The U.S. uses the federal tax code to promote the deployment of renewable energy across the country. And whether you think these tax incentives are a pointless concession to the solar industry or a prudent attempt to counteract the decades of incentives enjoyed by the fossil-fuel industry, they have become integral to the economics of solar projects in the U.S.For the last decade, the primary federal solar tax benefit has been the 30% Investment Tax Credit (ITC), which is provided by section 48 of the Internal Revenue Code. The ITC provides owners of solar systems with the ability to offset tax payments owed to the IRS in an amount equal to 30% of the eligible cost basis of a solar photovoltaic system.While there are several ways for companies to go solar – through a Power Purchase Agreement (PPA), a solar operating lease or the direct ownership of a solar system – the ITC is a primary determinant of the underlying economics for every option. However, changes are coming to the ITC beginning in 2020.
The 30% ITC, which has been the lynchpin for solar deployment in the U.S. over the last decade, will decline to 26% for projects that “begin construction” in 2020. It will decline further to 22% for projects beginning in 2021 and finally to only 10% for projects beginning in 2022 and thereafter.For corporate solar projects, the reduction in the ITC can significantly impair solar project economics. As an example, a typical 5MW commercial solar project in California with the scheduled step-down next year to a 26% ITC would result in IRRs falling by about 100–150 basis points and PPA rates increasing by up to 7–10% under standard assumptions.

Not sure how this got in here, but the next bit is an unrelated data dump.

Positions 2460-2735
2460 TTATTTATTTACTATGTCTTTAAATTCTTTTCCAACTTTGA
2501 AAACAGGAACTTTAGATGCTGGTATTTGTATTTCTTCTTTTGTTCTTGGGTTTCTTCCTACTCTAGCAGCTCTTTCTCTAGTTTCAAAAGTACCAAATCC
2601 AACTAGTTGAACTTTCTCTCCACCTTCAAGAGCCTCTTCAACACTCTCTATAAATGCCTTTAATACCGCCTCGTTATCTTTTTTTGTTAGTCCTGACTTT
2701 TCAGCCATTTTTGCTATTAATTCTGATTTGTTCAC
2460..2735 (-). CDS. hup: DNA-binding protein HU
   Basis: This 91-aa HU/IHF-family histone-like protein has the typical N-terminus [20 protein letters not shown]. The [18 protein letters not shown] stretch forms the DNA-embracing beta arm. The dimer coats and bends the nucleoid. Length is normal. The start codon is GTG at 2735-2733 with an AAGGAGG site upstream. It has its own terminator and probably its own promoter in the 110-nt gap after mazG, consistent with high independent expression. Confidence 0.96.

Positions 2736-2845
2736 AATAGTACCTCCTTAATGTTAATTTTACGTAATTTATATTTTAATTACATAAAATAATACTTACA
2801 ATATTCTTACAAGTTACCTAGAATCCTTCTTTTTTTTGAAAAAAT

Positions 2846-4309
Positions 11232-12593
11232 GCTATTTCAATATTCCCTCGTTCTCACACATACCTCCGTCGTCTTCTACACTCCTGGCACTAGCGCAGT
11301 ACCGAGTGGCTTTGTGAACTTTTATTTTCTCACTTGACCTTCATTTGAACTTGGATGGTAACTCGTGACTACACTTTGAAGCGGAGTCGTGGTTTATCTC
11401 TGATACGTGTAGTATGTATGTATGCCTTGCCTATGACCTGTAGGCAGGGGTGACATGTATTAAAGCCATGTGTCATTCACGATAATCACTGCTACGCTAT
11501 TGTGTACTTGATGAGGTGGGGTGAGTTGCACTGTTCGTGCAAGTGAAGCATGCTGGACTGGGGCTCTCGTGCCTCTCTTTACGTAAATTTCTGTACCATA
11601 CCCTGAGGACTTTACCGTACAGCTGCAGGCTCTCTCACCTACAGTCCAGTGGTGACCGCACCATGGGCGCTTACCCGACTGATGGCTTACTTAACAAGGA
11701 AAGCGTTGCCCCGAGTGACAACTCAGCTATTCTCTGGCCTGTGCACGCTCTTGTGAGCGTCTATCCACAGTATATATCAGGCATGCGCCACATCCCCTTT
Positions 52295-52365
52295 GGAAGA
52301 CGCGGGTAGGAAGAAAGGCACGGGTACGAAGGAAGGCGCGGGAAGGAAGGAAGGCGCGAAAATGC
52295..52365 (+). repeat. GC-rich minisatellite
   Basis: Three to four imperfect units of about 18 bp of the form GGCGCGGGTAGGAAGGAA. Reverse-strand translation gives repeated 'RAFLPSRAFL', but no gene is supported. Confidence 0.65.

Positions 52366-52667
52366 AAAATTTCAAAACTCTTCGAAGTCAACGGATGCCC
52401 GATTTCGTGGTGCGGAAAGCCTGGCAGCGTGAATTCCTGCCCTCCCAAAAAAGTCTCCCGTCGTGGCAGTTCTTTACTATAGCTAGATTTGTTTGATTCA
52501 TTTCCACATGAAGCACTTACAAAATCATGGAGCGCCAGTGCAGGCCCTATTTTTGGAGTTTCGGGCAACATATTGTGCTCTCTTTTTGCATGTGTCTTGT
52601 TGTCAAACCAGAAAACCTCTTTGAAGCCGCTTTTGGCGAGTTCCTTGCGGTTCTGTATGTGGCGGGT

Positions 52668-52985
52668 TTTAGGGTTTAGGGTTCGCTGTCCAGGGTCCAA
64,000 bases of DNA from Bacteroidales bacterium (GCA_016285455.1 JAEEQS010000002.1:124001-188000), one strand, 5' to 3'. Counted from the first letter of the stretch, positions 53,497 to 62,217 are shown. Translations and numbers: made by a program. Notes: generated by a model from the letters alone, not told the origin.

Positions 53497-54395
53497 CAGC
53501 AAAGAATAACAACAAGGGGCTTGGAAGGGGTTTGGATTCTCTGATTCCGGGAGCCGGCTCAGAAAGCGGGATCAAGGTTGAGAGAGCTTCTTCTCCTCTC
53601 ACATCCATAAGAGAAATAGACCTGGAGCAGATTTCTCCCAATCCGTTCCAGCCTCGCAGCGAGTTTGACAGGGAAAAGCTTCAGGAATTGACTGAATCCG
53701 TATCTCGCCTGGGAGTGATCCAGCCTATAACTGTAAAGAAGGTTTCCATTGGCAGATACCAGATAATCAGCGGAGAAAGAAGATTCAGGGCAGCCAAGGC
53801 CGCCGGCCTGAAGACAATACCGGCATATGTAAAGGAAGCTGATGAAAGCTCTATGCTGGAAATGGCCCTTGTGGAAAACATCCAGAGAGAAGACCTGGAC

The good news is that, with proper planning, there are several clearly identified strategies that corporates can use to mitigate next year’s ITC step-down. In June 2018, the IRS provided guidance in its Notice 2018-59, which clarifies exactly what it defines as “beginning construction.” Fortunately, this term is a bit broader than what many of us would assume.In a nutshell, the IRS notes that there are two methods for a taxpayer (i.e. system owner) to satisfy this “beginning construction” requirement. They can: (1) begin actual physical work of a significant nature (“Physical Work Test”); or (2) pay or incur 5% or more of the total cost of the solar project (“Five Percent Test”). In our experience, the Five Percent Test is the more flexible and reliable method for system owners to formally “begin construction.”System owners who satisfy either of these requirements, and make continuous progress towards completion once “construction” has begun (among other requirements), can enjoy the full 30% ITC as long as the solar project is completed by the end of 2023.For corporates, and in particular, corporates with large real estate portfolios, smart planning now in 2019 can provide the ability to grandfather solar projects into the 30% ITC, even if these projects are not actually completed until 2020, 2021, 2022 or even 2023. At PowerFlex, we are currently working with many of our corporate clients (and their tax experts) to holistically assess solar project opportunities across their entire U.S. real estate portfolios. Together, we can identify projects that will likely be eligible for the full 30% ITC and take steps to ensure that our clients reap the full benefit of this tax incentive while it lasts.If you are interested in going solar, now is the time to act. Contact PowerFlex today for a customized analysis based on your company’s real estate portfolio, energy usage and the available incentives. PowerFlex is agnostic to project structuring and provides a turnkey solution to corporates looking to transition to clean, renewable solar energy. Call us at 888-225-0270 or contact us today.